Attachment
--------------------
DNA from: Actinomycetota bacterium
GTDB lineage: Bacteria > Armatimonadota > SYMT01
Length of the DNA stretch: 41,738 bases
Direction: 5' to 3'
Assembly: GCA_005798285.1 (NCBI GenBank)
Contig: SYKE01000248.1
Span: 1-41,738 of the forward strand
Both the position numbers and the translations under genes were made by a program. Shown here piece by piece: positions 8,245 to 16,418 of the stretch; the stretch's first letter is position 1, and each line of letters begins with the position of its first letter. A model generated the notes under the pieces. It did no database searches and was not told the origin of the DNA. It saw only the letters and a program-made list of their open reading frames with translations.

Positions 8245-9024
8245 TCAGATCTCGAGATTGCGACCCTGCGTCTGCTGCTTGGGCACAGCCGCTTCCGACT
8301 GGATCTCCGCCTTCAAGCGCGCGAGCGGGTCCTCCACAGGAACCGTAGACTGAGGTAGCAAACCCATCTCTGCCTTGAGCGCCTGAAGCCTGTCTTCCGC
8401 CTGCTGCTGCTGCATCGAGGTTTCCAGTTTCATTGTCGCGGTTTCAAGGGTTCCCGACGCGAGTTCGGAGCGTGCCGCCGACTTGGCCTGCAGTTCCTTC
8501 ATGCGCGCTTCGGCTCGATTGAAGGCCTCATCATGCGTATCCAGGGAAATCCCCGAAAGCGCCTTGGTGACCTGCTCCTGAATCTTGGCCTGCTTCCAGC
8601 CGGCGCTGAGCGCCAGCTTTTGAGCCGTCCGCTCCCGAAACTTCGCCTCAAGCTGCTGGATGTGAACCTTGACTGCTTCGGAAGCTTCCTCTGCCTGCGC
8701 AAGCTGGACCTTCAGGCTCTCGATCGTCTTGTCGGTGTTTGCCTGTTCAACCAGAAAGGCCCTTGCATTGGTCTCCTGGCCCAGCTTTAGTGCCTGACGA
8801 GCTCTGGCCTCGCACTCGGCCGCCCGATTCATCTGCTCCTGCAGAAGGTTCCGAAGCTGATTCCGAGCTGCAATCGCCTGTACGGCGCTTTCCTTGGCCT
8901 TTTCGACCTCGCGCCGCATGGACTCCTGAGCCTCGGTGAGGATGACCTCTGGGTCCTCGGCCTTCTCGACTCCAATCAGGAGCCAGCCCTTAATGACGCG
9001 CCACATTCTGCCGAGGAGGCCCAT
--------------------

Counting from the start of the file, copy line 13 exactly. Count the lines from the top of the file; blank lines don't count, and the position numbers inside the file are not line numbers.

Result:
8501 ATGCGCGCTTCGGCTCGATTGAAGGCCTCATCATGCGTATCCAGGGAAATCCCCGAAAGCGCCTTGGTGACCTGCTCCTGAATCTTGGCCTGCTTCCAGC